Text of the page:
It looks like the “dignity” part of the equation won’t be hard to achieve.

“Stay” is a dramatic, moving ballad that owes much to Odobescu’s magnificently emotionally-resonant voice which has more than passing resemblance to that of Taylor Dayne.

It’s brilliantly-melodramatic lyricism, which is an impassioned plea to her partner to stick around and go the distance in their relationship, is matched by a video so cheesy you could make fondue with it.

That aside, the song is a classy piece of balladic pop that should send Moldova into the grand final though it’s unlikely to net the big prize.

Still, if the relationship survives, then does that really matter? Yeah, yeah, it likely still does …

NORTH MACEDONIA: “Proud” by Tamara Todevska

THE ARTIST
If you’re going to pursue a career in music, and honestly it’s not too late if you do – OK it may well be but let’s pretend you’ve still got a shot – then it helps if you come from a family of musicians like North Macedonia’s Tamara Todevska.

With that kind of DNA coursing through her veins, it will surprise you not that she began performing at the tender age of 6, a momentous step that led, ultimately to her debut album Sino (Blue) in 2005 and her first solo concert in the same year, both of which gave her almost-immediate success.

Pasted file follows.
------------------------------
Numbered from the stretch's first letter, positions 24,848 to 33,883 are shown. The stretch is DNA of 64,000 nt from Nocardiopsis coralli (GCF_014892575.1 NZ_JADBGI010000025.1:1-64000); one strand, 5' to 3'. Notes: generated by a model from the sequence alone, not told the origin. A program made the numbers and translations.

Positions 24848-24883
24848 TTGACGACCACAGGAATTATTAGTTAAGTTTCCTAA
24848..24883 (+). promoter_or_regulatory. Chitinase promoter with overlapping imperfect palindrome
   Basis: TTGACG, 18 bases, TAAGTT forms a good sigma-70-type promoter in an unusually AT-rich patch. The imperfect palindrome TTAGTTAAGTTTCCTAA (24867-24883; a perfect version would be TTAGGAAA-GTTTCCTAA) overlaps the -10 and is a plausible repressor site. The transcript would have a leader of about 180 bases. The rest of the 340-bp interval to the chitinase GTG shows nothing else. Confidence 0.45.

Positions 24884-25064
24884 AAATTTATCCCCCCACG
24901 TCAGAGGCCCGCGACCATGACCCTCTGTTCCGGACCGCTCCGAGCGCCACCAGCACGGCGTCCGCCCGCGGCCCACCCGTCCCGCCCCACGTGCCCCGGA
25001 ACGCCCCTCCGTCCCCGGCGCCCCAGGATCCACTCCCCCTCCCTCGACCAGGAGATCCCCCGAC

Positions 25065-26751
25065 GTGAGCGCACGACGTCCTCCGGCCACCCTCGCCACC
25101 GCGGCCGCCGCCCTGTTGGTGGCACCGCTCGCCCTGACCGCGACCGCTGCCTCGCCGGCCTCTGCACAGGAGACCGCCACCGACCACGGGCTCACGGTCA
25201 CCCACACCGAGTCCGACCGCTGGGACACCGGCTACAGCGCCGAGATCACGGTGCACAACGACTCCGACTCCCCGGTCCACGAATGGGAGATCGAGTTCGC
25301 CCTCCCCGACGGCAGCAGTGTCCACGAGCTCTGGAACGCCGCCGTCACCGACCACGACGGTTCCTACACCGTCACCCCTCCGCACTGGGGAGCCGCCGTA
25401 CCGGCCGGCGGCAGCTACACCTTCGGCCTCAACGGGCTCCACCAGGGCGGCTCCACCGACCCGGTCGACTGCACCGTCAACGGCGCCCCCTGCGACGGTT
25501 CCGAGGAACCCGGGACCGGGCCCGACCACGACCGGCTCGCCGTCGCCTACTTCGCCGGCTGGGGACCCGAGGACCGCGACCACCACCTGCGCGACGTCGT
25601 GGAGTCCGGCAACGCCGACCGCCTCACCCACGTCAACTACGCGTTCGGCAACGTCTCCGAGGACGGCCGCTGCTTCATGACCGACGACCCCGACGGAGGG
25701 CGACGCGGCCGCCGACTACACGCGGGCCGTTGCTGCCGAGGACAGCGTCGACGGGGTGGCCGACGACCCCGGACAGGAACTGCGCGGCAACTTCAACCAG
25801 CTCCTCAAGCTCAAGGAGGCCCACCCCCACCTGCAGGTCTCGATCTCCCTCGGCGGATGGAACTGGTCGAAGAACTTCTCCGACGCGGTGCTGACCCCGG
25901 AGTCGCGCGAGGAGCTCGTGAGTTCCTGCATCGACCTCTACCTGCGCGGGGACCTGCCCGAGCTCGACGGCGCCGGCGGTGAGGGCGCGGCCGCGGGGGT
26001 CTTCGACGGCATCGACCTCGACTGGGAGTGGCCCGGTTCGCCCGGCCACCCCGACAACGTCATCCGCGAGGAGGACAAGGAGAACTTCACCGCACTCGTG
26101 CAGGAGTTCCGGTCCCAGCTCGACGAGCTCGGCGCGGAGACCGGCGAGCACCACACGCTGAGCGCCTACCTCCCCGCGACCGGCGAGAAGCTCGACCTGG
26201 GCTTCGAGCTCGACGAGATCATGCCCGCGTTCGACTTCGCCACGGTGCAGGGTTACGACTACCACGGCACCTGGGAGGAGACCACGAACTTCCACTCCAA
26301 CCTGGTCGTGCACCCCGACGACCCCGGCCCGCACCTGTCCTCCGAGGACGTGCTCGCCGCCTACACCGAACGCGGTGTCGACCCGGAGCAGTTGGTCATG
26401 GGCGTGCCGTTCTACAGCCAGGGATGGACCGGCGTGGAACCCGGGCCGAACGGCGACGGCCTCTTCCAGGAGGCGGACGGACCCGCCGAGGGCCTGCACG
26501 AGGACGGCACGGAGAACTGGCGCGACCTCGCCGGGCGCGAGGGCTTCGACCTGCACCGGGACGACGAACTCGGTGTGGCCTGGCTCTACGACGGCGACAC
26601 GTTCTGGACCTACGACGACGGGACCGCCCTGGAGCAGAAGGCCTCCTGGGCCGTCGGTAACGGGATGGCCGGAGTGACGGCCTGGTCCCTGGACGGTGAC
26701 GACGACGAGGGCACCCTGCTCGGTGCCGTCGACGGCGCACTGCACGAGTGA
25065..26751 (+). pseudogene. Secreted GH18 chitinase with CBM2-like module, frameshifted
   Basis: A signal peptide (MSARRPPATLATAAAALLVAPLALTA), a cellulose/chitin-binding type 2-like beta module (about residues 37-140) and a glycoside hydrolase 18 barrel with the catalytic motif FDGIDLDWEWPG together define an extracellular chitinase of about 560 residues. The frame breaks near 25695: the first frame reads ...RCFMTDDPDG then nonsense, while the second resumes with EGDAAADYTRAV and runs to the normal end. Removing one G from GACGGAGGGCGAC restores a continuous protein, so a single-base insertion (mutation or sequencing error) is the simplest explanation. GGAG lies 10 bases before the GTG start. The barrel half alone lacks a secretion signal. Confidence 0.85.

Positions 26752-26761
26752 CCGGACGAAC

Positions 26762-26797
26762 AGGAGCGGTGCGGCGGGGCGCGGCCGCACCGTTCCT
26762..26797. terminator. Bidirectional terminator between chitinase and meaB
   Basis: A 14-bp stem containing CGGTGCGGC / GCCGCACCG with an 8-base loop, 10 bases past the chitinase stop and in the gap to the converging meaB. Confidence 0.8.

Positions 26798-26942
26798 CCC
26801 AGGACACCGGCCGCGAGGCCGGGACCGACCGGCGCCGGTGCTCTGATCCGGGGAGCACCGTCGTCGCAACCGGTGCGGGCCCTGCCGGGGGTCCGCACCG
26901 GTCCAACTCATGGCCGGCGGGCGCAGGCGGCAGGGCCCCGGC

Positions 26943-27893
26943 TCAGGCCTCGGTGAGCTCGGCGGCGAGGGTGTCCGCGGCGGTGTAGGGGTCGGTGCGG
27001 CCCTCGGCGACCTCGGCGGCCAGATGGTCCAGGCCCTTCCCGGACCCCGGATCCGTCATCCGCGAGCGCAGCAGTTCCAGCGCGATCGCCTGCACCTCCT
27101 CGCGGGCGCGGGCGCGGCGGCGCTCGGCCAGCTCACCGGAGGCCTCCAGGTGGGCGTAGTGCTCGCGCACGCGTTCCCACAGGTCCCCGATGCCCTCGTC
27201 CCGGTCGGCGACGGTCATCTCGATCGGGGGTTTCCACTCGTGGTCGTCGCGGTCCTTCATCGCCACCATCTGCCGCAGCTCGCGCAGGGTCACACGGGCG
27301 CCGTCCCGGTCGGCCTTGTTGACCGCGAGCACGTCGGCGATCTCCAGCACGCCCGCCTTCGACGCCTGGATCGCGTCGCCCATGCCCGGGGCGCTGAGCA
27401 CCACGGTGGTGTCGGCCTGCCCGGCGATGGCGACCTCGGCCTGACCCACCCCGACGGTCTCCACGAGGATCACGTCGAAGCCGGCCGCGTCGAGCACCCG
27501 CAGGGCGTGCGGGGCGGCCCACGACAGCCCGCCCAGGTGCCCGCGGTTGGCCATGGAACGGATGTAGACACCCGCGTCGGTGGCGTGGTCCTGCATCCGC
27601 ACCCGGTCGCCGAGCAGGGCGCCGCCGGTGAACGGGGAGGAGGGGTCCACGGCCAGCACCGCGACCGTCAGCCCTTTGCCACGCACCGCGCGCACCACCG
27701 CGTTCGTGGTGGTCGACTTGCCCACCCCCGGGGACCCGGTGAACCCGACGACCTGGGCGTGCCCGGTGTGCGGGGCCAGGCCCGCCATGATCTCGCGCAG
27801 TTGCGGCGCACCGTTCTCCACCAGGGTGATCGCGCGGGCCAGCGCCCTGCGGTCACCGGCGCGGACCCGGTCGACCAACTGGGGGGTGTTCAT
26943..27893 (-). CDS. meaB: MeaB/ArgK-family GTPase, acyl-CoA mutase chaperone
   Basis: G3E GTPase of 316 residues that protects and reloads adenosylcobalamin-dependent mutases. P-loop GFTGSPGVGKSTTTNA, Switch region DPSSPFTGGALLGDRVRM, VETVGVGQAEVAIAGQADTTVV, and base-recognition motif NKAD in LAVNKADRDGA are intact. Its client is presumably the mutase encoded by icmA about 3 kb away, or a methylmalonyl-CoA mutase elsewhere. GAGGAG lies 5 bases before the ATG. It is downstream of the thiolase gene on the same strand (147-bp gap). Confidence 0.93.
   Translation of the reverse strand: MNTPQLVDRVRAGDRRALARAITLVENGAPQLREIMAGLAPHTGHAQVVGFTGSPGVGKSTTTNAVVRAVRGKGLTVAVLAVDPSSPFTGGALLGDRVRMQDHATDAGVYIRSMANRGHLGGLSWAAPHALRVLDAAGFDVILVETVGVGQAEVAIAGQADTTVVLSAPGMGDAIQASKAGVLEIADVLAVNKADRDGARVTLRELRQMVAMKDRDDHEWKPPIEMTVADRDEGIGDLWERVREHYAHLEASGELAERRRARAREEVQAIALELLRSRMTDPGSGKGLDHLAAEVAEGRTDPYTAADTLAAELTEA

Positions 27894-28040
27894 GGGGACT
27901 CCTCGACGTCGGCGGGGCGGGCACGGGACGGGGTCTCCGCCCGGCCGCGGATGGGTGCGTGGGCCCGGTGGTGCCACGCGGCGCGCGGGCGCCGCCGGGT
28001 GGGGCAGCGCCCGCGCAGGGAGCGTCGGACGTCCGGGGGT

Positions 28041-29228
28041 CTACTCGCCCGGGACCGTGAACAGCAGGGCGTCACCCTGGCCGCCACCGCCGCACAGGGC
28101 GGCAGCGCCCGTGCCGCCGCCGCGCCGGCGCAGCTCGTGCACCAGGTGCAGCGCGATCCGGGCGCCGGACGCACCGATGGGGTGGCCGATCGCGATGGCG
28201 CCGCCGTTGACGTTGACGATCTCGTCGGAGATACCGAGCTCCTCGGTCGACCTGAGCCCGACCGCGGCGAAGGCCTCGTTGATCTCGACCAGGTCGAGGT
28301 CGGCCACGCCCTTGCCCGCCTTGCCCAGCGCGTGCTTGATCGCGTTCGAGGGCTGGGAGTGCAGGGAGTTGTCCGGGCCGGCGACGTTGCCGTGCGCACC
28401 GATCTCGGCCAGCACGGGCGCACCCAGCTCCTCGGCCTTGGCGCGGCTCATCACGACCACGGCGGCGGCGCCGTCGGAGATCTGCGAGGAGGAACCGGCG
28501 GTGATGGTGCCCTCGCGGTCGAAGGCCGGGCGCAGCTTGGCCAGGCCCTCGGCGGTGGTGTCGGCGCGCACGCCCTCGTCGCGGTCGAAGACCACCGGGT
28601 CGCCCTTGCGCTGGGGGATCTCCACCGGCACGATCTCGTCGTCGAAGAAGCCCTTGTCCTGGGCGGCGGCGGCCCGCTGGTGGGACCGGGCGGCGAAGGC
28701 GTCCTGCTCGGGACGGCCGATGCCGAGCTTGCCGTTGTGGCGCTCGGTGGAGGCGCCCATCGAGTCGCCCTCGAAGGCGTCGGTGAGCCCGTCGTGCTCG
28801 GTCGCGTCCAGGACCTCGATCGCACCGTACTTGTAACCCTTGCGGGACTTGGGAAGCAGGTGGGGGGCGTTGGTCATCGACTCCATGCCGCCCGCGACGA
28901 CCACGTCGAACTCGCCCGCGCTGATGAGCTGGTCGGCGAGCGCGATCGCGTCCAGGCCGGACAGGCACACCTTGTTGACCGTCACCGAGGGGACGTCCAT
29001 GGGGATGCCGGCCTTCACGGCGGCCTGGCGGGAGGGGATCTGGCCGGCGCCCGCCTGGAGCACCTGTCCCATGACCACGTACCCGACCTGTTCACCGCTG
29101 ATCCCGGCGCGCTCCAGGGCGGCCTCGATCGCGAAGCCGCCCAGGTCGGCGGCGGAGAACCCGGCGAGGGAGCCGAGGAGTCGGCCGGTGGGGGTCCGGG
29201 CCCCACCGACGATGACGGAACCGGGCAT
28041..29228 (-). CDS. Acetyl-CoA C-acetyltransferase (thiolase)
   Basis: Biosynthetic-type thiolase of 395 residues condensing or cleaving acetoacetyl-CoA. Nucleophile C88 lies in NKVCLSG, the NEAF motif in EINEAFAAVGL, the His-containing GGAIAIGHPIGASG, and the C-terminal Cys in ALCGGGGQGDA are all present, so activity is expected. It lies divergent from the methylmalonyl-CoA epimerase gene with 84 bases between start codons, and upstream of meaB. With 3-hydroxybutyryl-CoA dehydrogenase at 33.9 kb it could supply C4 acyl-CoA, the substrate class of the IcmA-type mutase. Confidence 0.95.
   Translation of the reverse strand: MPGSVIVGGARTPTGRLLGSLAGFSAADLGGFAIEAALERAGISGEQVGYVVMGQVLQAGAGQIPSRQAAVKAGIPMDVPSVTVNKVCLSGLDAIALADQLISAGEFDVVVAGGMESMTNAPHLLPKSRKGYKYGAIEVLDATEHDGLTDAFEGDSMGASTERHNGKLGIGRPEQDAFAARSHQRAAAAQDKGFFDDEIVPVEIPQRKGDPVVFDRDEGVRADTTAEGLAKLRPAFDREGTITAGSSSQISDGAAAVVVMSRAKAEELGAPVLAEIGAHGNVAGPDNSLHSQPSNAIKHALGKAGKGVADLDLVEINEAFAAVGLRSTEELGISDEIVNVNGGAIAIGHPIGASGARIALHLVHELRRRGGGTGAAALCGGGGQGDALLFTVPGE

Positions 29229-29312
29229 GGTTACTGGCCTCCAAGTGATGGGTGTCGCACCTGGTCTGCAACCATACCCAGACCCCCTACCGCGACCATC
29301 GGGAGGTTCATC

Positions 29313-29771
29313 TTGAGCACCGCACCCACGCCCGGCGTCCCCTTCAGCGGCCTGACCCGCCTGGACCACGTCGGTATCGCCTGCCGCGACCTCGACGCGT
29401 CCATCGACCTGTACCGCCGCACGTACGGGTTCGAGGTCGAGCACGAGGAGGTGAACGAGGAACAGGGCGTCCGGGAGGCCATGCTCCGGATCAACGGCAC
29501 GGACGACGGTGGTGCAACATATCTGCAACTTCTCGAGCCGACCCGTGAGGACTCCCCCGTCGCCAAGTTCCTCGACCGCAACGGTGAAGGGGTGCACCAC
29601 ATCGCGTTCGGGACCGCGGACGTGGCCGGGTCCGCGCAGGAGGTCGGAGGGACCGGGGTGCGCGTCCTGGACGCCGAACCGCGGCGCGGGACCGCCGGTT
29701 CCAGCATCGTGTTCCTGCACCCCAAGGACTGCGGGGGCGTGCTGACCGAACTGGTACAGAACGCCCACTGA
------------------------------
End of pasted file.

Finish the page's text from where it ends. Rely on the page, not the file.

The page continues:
The years since have spawned more albums, countless awards and two, no doubt gorgeous children, to whom the artist will be dedicating her entry “Proud”, an empowering anthem to push the disempowering haters to one side and shine your light on your terms.

It’s an emphatically Eurovision-friendly message but will it resonate with the good citizens of Europe?

Tamara Todevska (image courtesy Eurovision.tv)

THE SONG
Very much so.

A slow burner that kicks off with understated passion, “Proud” is reasonably cookie cutter as empowering ballads go, not really pushing any lyrical or musical boundaries.

That noted, it soars, and soars magnificently, as Todevska pours her heart and soul into the song; this is not simply some run of the mill singing gig – the artist clearly has poured every last part of herself into it and it has the potential like Conchita Wurst’s 2014 Eurovision Song Contest-winning song “Rise Like a Phoenix” to win the whole damn thing.

Much will depend on Todevska knocking it out of the park on the night but I have no doubt she is capable of it, possessed of both passion, vocals that sear the soul and the performance nous.

Look for North Macedonia to do very, very well this year.

EUROVISION EXTRA EXTRA!

As with every year, each of the shows, but especially the grand final, will be packed to the key-changing rafters with some cool people performing, and yes, one stage to rule them all.

How impressive will it all be? Wiwibloggs went to a press conference at Expo Tel Aviv, the venue for Eurovision 2019, to find out all about it.